Over the last few years, the hazards associated with the extensive use of fungicides have become an issue of great concern but, at present, the effects of these substances on amphibians remain poorly understood. The goal of the present study was to assess the effects of two commonly used fungicides, tebuconazole and pyrimethanil, on Italian Tree Frog (Hyla intermedia), a species frequently found in agricultural areas. Tadpoles were exposed to fungicides from developmental Gosner stage 25 (GS 25) to completion of metamorphosis (GS 46) and the whole exposure period lasted 78 days. For both tested fungicides we used two concentrations (5 and 50μg/L) that are comparable to those detected in surface waters, near agricultural fields. A variety of sublethal effects-on growth, development, behavior, and physiology-may be used for evaluating alterations induced by pollutants in amphibians. We estimated whether pyrimethanil and tebuconazole exposure impacted on H. intermedia life history traits. For this purpose, survival, growth, development, initiation of metamorphosis, success and size at metamorphosis, time to metamorphosis, and frequency of morphological abnormalities were evaluated. We showed, for all considered endpoints, that the exposure to tebuconazole exerts more harmful effects on H. intermedia than does exposure to pyrimethanil. Before the onset of metamorphic climax we showed, for both fungicides, that the low concentrations (5μg/L) induced significantly greater effects than the higher ones (50μg/L) on survival and deformity incidence. During the metamorphic climax, a complete reversal of this nonlinear trend takes place, and the percentage of animals initiating metamorphosis was reduced in fungicide-exposed groups in a concentration-dependent manner. Furthermore, a strong correlation emerged between fungicide exposure and the incidence of morphological abnormalities such as tail malformations, scoliosis, edema, mouth and limb deformities. Exposure to tested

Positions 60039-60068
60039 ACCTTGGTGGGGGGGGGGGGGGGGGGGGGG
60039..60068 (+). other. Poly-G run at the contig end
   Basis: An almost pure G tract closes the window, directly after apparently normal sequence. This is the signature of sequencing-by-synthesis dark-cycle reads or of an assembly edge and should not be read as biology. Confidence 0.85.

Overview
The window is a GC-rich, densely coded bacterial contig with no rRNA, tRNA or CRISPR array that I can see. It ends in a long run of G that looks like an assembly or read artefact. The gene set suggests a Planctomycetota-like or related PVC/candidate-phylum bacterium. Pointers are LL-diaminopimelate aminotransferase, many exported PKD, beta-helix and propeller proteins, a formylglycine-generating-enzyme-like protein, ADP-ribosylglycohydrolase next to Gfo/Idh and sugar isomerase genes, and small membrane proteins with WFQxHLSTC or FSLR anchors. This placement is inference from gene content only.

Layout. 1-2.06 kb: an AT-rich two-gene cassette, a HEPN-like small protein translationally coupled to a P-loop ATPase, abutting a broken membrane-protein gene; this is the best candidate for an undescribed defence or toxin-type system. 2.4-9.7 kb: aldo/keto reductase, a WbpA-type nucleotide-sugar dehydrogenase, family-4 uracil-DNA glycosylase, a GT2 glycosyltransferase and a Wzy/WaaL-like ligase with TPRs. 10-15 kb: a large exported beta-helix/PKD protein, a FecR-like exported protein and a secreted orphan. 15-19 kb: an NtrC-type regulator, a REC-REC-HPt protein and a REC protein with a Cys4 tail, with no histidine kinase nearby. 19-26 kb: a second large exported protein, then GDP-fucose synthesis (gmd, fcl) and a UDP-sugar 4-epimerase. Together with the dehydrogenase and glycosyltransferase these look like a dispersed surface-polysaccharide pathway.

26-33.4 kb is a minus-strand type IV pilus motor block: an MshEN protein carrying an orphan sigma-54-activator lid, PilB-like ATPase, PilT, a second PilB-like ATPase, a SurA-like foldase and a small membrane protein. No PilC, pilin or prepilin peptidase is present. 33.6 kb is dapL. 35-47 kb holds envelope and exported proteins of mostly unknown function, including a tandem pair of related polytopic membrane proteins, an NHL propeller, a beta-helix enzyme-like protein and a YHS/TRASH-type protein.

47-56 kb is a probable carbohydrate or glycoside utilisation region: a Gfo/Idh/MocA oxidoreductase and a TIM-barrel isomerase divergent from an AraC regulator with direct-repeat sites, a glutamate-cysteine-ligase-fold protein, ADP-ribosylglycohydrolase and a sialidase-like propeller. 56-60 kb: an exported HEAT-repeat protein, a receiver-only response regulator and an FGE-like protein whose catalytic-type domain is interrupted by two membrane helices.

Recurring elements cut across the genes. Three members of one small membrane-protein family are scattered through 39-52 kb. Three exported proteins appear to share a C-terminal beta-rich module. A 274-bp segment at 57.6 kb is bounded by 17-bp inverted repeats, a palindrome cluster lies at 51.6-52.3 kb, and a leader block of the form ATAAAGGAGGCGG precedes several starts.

9. Contrasting effects of age on the plasma/whole blood lead ratio in men and women with a history of lead exposure

    International Nuclear Information System (INIS)

    Barbosa, Fernando; Ramires, Irene; Rodrigues, Maria Heloisa C.; Saint' Pierre, Tatiana D.; Curtius, Adilson J.; Buzalaf, Marilia R.; Gerlach, Raquel F.; Tanus-Santos, Jose E.

    2006-01-01